Several theories in cognitive neuroscience suggest that when people interact with the world, or simulate interactions, they do so from a first-person egocentric perspective, and seamlessly transfer knowledge between third-person (observer) and first-person (actor). Despite this, learning such models for human action recognition has not been achievable due to the lack of data. This paper takes a step in this direction, with the introduction of Charades-Ego, a large-scale dataset of paired first-person and third-person videos, involving 112 people, with 4000 paired videos. This enables learning the link between the two, actor and observer perspectives. Thereby, we address one of the biggest bottlenecks facing egocentric vision research, providing a link from first-person to the abundant third-person data on the web. We use this data to learn a joint representation of first and third-person videos, with only weak supervision, and show its effectiveness for transferring knowledge from the third-person to the first-person domain. ∗Work was done while Gunnar was at Inria. †Univ. Grenoble Alpes, Inria, CNRS, Grenoble INP, LJK, 38000 Grenoble, France.

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• ECCV 2018
Sachin Mehta, Mohammad Rastegari, Anat Caspi, Linda Shapiro, and Hannaneh Hajishirzi

We introduce a fast and efficient convolutional neural network, ESPNet, for semantic segmentation of high resolution images under resource constraints. ESPNet is based on a new convolutional module, efficient spatial pyramid (ESP), which is efficient in terms of computation, memory, and power. ESPNet is 22 times faster (on a standard GPU) and 180 times smaller than the stateof-the-art semantic segmentation network PSPNet [1], while its category-wise accuracy is only 8% less. We evaluated EPSNet on a variety of semantic segmentation datasets including Cityscapes, PASCAL VOC, and a breast biopsy whole slide image dataset. Under the same constraints on memory and computation, ESPNet outperforms all the current efficient CNN networks such as MobileNet, ShuffleNet, and ENet on both standard metrics and our newly introduced performance metrics that measure efficiency on edge devices. Our network can process high resolution images at a rate of 112 and 9 frames per second on a standard GPU and edge device, respectively.

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• ECCV 2018
Krishna Kumar Singh, Santosh Kumar Divvala, Ali Farhadi, and Yong Jae Lee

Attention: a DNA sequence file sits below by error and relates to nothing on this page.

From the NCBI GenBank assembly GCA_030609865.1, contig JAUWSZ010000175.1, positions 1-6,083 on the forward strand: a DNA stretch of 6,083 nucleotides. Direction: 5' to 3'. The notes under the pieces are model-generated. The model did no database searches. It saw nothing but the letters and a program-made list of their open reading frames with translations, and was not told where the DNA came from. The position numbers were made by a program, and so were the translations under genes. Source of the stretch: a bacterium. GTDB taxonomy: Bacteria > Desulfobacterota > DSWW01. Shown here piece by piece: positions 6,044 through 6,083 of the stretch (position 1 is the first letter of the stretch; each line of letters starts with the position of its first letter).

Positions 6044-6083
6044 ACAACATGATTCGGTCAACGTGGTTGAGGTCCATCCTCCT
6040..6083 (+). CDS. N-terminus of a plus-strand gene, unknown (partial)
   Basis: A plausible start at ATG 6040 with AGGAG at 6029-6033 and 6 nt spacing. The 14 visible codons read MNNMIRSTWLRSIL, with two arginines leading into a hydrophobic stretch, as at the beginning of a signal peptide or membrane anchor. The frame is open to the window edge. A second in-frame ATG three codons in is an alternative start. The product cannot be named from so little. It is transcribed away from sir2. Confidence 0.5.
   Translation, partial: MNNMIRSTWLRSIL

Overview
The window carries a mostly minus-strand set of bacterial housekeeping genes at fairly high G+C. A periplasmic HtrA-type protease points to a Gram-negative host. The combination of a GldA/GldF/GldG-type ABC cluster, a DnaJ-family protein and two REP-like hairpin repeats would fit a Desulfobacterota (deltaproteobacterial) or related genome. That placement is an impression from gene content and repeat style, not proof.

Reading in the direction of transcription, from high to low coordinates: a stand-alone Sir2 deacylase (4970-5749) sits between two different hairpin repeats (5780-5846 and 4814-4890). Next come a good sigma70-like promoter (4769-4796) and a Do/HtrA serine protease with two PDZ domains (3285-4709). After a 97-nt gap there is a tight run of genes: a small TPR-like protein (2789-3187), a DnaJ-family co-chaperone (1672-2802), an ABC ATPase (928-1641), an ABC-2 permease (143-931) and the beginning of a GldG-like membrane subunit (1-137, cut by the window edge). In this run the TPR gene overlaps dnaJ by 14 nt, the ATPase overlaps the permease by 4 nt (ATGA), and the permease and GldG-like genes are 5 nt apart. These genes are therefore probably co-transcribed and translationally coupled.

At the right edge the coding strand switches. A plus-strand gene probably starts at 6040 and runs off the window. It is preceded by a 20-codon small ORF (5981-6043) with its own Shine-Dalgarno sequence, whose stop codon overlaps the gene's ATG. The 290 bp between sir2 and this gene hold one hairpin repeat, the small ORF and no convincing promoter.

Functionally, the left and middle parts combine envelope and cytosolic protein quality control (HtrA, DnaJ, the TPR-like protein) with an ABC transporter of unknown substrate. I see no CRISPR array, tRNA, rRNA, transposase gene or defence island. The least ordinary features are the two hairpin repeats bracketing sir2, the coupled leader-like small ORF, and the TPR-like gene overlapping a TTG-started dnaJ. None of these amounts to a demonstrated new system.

We propose the idea of transferring common-sense knowledge from source categories to target categories for scalable object detection. In our setting, the training data for the source categories have bounding box annotations, while those for the target categories only have image-level annotations. Current state-of-the-art approaches focus on image-level visual or semantic similarity to adapt a detector trained on the source categories to the new target categories. In contrast, our key idea is to (i) use similarity not at image-level, but rather at region-level, as well as (ii) leverage richer common-sense (based on attribute, spatial, etc.,) to guide the algorithm towards learning the correct detections. We acquire such common-sense cues automatically from readily-available knowledge bases without any extra human effort. On the challenging MS COCO dataset, we find that using common-sense knowledge substantially improves detection performance over existing transfer-learning baselines.

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• ECCV 2018 Video
Tanmay Gupta, Dustin Schwenk, Ali Farhadi, Derek Hoiem, and Aniruddha Kembhavi

Imagining a scene described in natural language with realistic layout and appearance of entities is the ultimate test of spatial, visual, and semantic world knowledge. Towards this goal, we present the Composition, Retrieval and Fusion Network (Craft), a model capable of learning this knowledge from video-caption data and applying it while generating videos from novel captions. Craft explicitly predicts a temporal-layout of mentioned entities (characters and objects), retrieves spatio-temporal entity segments from a video database and fuses them to generate scene videos. Our contributions include sequential training of components of Craft while jointly modeling layout and appearances, and losses that encourage learning compositional representations for retrieval. We evaluate Craft on semantic fidelity to caption, composition consistency, and visual quality. Craft outperforms direct pixel generation approaches and generalizes well to unseen captions and to unseen video databases with no text annotations. We demonstrate Craft on Flintstones, a new richly annotated video-caption dataset with over 25000 videos.